Archive of April 2008

Pet peeve: fixed size windows

Posted on 2008-04-15 21:48:45

Since I’m working a lot with windows applications at work, I’m getting more and more annoyed by the following problem: the dialogs in most office applications are fixed size.

For example, take the “folder sizes” dialog in Outlook. It’s a teeny tiny window of approximately 390 × 260 pixels, in which all my 32 folders including their sizes are listed, with a scrollbar because only 7 folders can be shown at any time in the window. If maximizing or resizing this window were possible, I would have an overview of all folders without scrollbars. This makes my fancy 1280×1024 screen quite useless: let’s all go back to 640×480!

Even worse is the Outlook address book quick search: if multiple people match the input, a fixed-size dialog box comes up, with a list of matching people. This list includes all details: name, phone number, office, company, email address, etc.. all in a box of 260×70 pixels, with both horizontal and vertical scrollbars. Even worse than that, dragging the scrollbars doesn’t scroll “live” through the list, so if you want to see the email address, you have to scroll sideways to where you think the email address column would be, release the mouse (scroll wheel doesn’t work sideways), check position, repeat.

In addition, I’ve also seen multiple instances where some piece of (Dutch) text was too wide for the available space, resulting in cut-off text.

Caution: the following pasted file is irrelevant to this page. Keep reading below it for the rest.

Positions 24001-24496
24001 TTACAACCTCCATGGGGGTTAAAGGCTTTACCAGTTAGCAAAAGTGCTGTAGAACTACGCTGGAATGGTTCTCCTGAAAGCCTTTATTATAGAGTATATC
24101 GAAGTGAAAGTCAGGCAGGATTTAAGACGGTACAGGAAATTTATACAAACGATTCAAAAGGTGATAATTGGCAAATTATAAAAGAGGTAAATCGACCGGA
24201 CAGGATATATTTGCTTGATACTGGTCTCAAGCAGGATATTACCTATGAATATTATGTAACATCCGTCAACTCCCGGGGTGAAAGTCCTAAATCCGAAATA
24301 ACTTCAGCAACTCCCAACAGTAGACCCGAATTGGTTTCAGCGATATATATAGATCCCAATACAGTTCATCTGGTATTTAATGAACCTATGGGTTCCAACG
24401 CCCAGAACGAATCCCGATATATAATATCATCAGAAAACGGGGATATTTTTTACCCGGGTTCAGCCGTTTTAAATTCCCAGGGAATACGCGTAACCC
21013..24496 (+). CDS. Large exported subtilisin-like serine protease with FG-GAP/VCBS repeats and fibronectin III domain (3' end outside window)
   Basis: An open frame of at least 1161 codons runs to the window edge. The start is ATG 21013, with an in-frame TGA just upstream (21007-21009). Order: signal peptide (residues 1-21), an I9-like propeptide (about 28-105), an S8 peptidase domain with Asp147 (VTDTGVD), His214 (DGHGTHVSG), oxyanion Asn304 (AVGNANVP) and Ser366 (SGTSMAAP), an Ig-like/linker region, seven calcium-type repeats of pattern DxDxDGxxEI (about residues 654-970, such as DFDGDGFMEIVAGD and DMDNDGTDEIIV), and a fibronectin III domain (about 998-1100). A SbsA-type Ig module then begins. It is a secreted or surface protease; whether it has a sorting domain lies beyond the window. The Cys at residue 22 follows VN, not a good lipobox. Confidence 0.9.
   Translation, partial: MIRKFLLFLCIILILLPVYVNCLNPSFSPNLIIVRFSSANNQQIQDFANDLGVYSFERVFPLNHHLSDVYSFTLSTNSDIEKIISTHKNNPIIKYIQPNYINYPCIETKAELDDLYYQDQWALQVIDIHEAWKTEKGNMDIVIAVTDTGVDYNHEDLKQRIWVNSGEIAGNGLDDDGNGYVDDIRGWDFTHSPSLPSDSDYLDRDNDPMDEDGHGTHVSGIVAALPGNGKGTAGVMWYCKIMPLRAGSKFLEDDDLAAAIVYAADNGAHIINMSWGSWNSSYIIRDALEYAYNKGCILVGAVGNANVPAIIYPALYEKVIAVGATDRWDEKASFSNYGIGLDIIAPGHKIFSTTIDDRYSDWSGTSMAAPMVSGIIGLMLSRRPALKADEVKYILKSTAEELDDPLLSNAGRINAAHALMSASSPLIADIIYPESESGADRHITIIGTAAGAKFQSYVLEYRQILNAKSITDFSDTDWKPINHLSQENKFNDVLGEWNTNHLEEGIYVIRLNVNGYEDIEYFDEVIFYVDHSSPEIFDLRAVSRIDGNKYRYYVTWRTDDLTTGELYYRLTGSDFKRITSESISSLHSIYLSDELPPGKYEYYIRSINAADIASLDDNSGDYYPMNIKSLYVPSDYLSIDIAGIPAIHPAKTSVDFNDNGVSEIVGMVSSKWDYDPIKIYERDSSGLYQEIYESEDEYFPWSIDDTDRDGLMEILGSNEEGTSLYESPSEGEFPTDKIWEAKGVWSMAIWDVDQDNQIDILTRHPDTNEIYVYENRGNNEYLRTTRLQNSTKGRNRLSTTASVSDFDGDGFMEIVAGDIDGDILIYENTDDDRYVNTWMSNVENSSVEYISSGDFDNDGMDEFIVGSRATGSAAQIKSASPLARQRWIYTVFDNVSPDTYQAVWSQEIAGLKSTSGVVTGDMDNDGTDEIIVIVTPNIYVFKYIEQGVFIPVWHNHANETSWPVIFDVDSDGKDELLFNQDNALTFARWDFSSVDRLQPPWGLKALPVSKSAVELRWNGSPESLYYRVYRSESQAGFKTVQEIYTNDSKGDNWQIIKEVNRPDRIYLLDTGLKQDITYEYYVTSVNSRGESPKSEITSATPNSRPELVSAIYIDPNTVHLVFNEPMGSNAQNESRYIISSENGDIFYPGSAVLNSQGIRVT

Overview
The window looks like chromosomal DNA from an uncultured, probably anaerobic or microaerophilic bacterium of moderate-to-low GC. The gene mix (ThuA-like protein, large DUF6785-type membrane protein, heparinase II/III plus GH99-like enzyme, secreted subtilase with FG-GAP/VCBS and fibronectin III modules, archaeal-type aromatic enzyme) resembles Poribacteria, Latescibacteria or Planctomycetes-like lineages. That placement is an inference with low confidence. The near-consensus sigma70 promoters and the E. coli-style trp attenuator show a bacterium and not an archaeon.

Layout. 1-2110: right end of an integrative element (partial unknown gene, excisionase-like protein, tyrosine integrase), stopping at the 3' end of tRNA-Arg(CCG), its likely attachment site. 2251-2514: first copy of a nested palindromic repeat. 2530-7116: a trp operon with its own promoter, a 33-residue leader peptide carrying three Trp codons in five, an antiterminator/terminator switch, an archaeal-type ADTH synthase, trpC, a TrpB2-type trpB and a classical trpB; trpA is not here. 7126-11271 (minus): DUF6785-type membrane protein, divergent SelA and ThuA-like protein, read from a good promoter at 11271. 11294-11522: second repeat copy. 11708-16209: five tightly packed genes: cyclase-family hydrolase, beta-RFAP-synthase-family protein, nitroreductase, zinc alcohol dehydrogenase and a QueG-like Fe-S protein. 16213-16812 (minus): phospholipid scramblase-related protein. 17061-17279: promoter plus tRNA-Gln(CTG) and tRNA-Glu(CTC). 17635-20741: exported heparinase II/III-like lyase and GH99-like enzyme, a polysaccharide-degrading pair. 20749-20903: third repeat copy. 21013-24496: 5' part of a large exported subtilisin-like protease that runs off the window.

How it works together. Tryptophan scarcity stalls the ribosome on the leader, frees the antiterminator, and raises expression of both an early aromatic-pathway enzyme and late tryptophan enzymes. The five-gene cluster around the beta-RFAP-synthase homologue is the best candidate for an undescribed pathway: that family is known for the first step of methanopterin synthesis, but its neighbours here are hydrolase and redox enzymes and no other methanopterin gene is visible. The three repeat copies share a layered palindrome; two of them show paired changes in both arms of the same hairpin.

What were they thinking when they wrote the software? In a way, I can understand it: having worked with the GUI of the .NET framework, I know that creating dialogs and windows that resize well with their contents is nigh impossible.

You want to have a split panel in which the left part takes 1/3 of the space, the right part 2/3, and that this aspect ratio holds when resizing? You gotta code that yourself, reimplementing the Resize() method of the control. This in contrast with Qt, where you can set a “stretch factor” on each of the parts and be done with it. On top of that, Qt widgets will resize themselves automatically to fit their contents, whereas you have to do that yourself in .NET.

Lessons learned:

  1. Don’t use fixed size dialogs for anything other than simple messages
  2. Don’t use .NET for resizable dialogs as it’s a hell to program

Posted in: Work

Something funny I encountered today

Posted on 2008-04-03 22:18:00

Today, while improving the error handling of an application at work, I came upon a rather interesting piece of (C#) code. The application is a Windows service used for scheduling “plugins” that process documents or generate them and whatnot. Anyway, if a fatal error has occurred during the execution of a plugin, the following bit of code is executed after logging the event to a text file:

// dt = timestamp of error
// id = origin of the error
// text = error message
// Always send email in following case
if (type == SchedulerInfoType.FatalError)
{
  Mailer mailer = new Mailer();
  try
  {
    mailer.SendEmail(ConfigurationSettings.AppSettings["BugEmailAddress"],
      "scheduler@xxxxxx.xxx",
      "A fatal error has occurred " + dt.ToString(),
      String.Format(dt.ToString() + "-" + type.ToString() +
        "-" + id + "-" + text ),
      MailFormat.Html,
      MailPriority.Normal );
  }
  catch(Exception ex)
  {
    mailer.SendEmail(ConfigurationSettings.AppSettings["BugEmailAddress"],
      "scheduler@xxxxxx.xxx",
      "An error occurred while sending the error email " + dt.ToString(),
      String.Format(dt.ToString() + "-" + id + "-" + text + "\r\n") + 
      String.Format(ex.Message)
      , MailFormat.Html,
      MailPriority.Normal);
  }
}

Also note that the use of String.Format is rather superfluous in this case as there’s nothing to format…

Posted in: Humor, Work